The Pack are back, with Kirk Brandon leading the charge
He went on to find fame as the frontman of the post-punk bands Theatre of Hate and then Spear of Destiny.
But before then Kirk Brandon led The Pack in the late 1970s.
During their lifetime the band only released a brace of singles and one EP before they split in 1980. A posthumous compilation Dead Ronin was put out in 2001, and it is now getting its first ever vinyl release through Overground Records.
And to mark this, the band have reformed to play their first shows in nearly 40 years – including one in Portsmouth.
Kirk recalls how the band started: ‘The origins of The Pack started with the original band the Pack of Lies. It consisted of myself Kirk Brandon, John Fuller – an old school friend, and a Scottish drummer called Rab Fae Beith. We rehearsed and got the songs together at John’s uncle’s house in Stanmore.
‘The Pack itself was formed some time in 1978 in Clapham, South London, among the punk anarchist scene and set against the backdrop of the totalitarian government of Margaret Thatcher – at a time when the country stood at the abyss of total chaos.
‘Looking back, the lyrics to the songs were simplistic, aggressive, confused, funny and silly – much like myself at the time.
‘Life consisted at the time of trying to survive on the streets and squats of south London – the whole period was funny, violent, and grim all at the same time, the band mirrored its surroundings – so no excuses made.’
The band’s first gig was alongside a film-screening, with Kirk now joined by Canadian brothers John and Simon Werner and Rab.
‘The gig was as much a shock to the band as to the startled film-goers. I remember they showed Marlon Brando in The Wild One before we went on, so we were all juiced up for some kind of riot! What actually happened was about 150 people with 1,000-yard stares stood stock-still, stunned at the power at the noise of the band – we were really angry.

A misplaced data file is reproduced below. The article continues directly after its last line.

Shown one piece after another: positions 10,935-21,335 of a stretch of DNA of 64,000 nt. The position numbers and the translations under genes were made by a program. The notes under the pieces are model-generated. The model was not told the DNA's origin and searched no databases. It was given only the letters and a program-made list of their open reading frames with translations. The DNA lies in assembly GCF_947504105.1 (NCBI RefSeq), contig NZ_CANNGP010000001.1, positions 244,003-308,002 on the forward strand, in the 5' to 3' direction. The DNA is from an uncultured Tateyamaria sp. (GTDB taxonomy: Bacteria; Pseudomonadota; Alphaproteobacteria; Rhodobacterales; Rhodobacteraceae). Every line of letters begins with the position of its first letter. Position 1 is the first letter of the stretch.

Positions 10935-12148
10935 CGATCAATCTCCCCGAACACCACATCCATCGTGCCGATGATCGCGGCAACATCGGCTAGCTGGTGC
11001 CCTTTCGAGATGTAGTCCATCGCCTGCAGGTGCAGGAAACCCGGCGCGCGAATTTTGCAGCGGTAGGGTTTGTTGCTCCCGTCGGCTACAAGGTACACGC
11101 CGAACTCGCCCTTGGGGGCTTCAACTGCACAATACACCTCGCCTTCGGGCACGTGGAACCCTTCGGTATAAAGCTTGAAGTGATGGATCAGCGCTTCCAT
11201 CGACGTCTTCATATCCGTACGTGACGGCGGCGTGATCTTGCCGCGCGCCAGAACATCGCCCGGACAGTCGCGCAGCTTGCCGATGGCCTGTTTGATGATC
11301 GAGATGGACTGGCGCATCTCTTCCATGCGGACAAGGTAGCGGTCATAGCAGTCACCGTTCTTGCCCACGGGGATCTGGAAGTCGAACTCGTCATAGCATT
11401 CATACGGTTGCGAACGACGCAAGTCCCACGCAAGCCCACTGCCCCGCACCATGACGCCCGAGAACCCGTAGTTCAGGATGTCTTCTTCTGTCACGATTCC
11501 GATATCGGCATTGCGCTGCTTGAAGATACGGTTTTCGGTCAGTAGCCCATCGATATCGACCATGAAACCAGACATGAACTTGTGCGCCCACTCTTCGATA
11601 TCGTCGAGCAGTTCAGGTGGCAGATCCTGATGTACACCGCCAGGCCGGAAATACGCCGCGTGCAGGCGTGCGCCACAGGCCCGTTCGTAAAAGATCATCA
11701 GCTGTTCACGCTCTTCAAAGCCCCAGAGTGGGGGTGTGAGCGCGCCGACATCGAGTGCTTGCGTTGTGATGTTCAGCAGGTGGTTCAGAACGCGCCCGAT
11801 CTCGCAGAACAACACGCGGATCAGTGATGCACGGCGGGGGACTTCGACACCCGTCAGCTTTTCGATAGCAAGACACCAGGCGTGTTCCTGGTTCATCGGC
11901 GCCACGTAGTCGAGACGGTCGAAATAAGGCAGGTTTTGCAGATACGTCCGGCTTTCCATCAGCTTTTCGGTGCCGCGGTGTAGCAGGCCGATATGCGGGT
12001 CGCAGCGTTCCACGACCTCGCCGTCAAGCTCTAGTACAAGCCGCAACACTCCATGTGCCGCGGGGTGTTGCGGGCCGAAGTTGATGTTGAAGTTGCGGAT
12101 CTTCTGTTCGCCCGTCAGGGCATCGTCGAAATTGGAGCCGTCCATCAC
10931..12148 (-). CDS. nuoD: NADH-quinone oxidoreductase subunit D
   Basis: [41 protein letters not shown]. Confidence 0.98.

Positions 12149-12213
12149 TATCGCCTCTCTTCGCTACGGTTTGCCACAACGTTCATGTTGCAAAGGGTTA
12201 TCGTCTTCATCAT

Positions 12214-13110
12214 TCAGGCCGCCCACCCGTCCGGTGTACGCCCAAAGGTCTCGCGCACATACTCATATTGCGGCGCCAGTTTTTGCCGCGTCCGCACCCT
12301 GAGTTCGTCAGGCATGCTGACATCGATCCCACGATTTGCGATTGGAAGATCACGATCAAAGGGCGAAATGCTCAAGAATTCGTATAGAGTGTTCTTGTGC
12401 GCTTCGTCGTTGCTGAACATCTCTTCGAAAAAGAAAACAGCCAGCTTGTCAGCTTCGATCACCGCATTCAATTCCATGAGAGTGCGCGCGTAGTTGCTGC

‘A lot of the shows The Pack played ended up in mini riots and many venues were trashed.
‘All of the band members, myself included, I would describe as a fairly unhinged bunch of people, and what passed for normal, among the band and its constant crowd of friends and supporters, did not necessarily tie-in with the outside world as a whole.
‘This is a period that filmmakers are only beginning to see the significance of. With all the violence, the drugs and with one member of the band becoming religious in the end, it had to implode sooner or later.
‘The music industry would not touch The Pack with a barge pole – apart from the King of Kings single on Rough Trade. For the band it was a lifestyle, the idea of making money out of it was just too far fetched and in our own strange way seemed dishonest, preferring instead penury bolstered by dole cheques.’
Their last ever gig was a sell out at the 101 Club in Clapham, but Kirk adds: ‘By this time success was not an option the band was willing to take.
‘Along the way we lost a few friends and a lot of idealism but for a lot of us the memory still lives on.’
The Dockyard Club, Southsea
Thursday, January 24